In the almost eight years Moxy Fr?vous has been together, it has taught listeners a wide range of things – an accordion can make a good love song great, Dr. Seuss is a great inspiration for a live act and government agendas are not all good.
Yes, this band of four Canadians slated to play at the Bayou Saturday makes sure that after each live show, the audience will not only walk away having heard some innovative new sounds, but also a little more informed.
Band member Jian Ghomeshi characterized their sound as “crazy-ass, melodic music with an emphasis on vocals” in a phone interview Oct. 28. Ghomeshi characterized the band members as liberals. “We’d be called left-wing in Canada,” he said.
“I’m a political junkie. We try to express our politics without banging people over the head. If we got really political, we’d just be singing to the converted,” Ghomeshi explained. “With humor and satire, we hope to engage people even if they don’t agree. Rather than write a song about how horrible Rush (Limbaugh) is, we satirize him as the greatest man in America.”
Ghomeshi said he believes this strategy to be more effective in getting the message across without losing fans because of the band’s politics.
Moxy Fr?vous began playing on the streets of Toronto, gaining fame and experience in the early 1990s. In 1991, it started to perform indoors. Toronto radio station CFNY 102.1 played its music for listeners ranging from Ontario to Buffalo and Rochester, N.Y. after its Feb. 1992 cassette was released.
“We were thinking (the cassette) was for friends and family. Then it went gold all over Canada,” Ghomeshi said. They opened for Bob Dylan, and the album held the top position on Canadian independent charts for almost a year.
On the band’s first CD Bargainville (Atlantic) in 1993, song lyrics about authors, the Gulf War and, of course, love combined with beautifully-harmonized voices, gave the band a foothold in Ontario and western New York. The band toured and gained more fans with entertaining live acts. Moxy Fr?vous earned a nomination for Band of the Year at the Juno Awards, Canada’s Grammys.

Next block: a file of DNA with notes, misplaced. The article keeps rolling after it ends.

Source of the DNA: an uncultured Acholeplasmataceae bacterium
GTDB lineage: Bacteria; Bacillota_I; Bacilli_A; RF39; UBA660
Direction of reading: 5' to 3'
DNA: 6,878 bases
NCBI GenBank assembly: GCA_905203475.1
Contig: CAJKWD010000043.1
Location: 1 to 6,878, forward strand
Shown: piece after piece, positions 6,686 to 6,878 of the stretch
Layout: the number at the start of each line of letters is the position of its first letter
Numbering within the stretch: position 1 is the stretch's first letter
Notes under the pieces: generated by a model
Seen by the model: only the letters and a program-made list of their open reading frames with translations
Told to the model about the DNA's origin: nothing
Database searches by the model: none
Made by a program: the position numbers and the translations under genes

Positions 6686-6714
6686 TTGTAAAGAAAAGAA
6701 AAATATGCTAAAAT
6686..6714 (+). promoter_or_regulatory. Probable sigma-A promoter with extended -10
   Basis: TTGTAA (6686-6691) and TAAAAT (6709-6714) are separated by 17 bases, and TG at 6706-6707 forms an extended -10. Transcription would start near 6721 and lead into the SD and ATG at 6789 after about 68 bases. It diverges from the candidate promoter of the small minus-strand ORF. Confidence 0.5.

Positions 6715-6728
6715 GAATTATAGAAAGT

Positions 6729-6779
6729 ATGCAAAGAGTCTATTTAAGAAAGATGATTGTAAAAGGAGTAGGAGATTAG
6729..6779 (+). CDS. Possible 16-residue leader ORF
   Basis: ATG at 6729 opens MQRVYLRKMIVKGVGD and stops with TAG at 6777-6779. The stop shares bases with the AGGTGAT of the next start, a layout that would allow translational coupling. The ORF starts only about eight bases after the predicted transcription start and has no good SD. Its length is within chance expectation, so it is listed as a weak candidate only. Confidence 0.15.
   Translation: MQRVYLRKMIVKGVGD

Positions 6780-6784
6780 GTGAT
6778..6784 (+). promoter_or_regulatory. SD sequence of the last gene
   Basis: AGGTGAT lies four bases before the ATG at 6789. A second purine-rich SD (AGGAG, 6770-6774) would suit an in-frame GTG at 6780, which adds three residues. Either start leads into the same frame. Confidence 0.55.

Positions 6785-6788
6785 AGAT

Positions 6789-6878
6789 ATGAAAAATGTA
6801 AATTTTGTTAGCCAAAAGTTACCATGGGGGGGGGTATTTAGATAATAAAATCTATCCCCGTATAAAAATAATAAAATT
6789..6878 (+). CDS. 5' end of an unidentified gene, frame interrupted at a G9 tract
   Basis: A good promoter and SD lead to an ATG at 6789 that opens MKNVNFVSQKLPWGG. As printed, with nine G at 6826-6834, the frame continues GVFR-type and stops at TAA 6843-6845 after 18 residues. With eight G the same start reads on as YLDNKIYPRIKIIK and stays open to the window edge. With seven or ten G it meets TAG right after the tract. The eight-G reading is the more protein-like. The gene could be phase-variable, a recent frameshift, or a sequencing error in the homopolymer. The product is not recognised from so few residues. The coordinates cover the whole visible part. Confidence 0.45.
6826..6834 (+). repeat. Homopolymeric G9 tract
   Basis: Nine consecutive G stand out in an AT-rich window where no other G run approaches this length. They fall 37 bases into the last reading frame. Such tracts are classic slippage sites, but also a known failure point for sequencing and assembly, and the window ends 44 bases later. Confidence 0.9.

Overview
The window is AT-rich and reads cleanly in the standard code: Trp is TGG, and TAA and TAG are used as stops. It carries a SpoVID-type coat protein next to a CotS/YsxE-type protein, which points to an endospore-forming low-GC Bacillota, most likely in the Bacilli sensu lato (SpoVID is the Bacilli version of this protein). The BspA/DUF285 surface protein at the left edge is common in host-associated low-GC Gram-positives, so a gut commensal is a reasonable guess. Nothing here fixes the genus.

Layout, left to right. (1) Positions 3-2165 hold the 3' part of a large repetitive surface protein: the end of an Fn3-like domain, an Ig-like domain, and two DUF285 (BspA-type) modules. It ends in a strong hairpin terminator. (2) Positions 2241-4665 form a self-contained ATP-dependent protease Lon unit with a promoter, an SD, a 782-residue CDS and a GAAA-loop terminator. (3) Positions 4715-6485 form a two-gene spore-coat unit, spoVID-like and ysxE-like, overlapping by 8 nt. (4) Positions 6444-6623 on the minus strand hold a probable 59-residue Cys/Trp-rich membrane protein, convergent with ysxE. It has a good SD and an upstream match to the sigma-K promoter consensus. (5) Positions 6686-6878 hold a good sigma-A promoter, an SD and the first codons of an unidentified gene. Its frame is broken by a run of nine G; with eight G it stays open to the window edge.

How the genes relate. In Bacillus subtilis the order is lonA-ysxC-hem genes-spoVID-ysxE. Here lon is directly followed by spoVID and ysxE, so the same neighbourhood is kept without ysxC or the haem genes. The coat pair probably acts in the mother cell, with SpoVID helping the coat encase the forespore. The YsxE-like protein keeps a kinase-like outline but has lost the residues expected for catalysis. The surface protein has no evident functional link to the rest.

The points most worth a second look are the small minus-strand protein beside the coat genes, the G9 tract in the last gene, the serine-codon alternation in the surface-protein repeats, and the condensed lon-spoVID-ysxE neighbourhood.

Wood (Mercury), the band’s second release, is more of a talent showcase than Bargainville. The focus is on the vocals and instrumentals.
“Wood was a reaction for our band to what we had done previously – another side of us, an acoustic record, more folky,” Ghomeshi said.
He said the band was darker and more introspective after its two-year tour for Bargainville. Ghomeshi added that several of the band members had ended relationships with girlfriends.
The next release, though not considered the third album, The B Album, was released in 1996. The album features a lot of the band’s live satirical songs like “The Rush Limbaugh Song.” Its only failing is that “Sam I Am” is not included, but Ghomeshi said the band will probably never record the song, citing possible copyright infringements.
The band is currently touring for its newest release, You Will Go to the Moon (The Bottom Line). “You Will Go to the Moon is an eclectic record, a combination of the things that we do,” Ghomeshi said. “This album uses new instruments. We’re pretty proud of how fresh sounding it is.”
The album is a return to the satire and fun of the first album with added influences. Ghomeshi brings his Persian background to “No No Raja” and “Sahara.”
“I haven’t gone back there,” Ghomeshi said about Persia. “It’s a little too volatile.” He did his undergraduate thesis on Iran, but was unable to visit fearing detainment.
He said the first track on the album, “Michigan Militia,” is about a man who has been “abducted” into a militia and writes back to his girlfriend. “Even though we’re writing from his perspective,” he said, “We’re not supporting it.”
Speaking candidly about his views of the band, Ghomeshi said, “We’re by no means an MTV hit. We’re on a much more grassroots level. I like that we haven’t had a hit video, so (our music) is always fresh.”
Moxy Fr?vous is performing at the Bayou in Georgetown Nov. 8.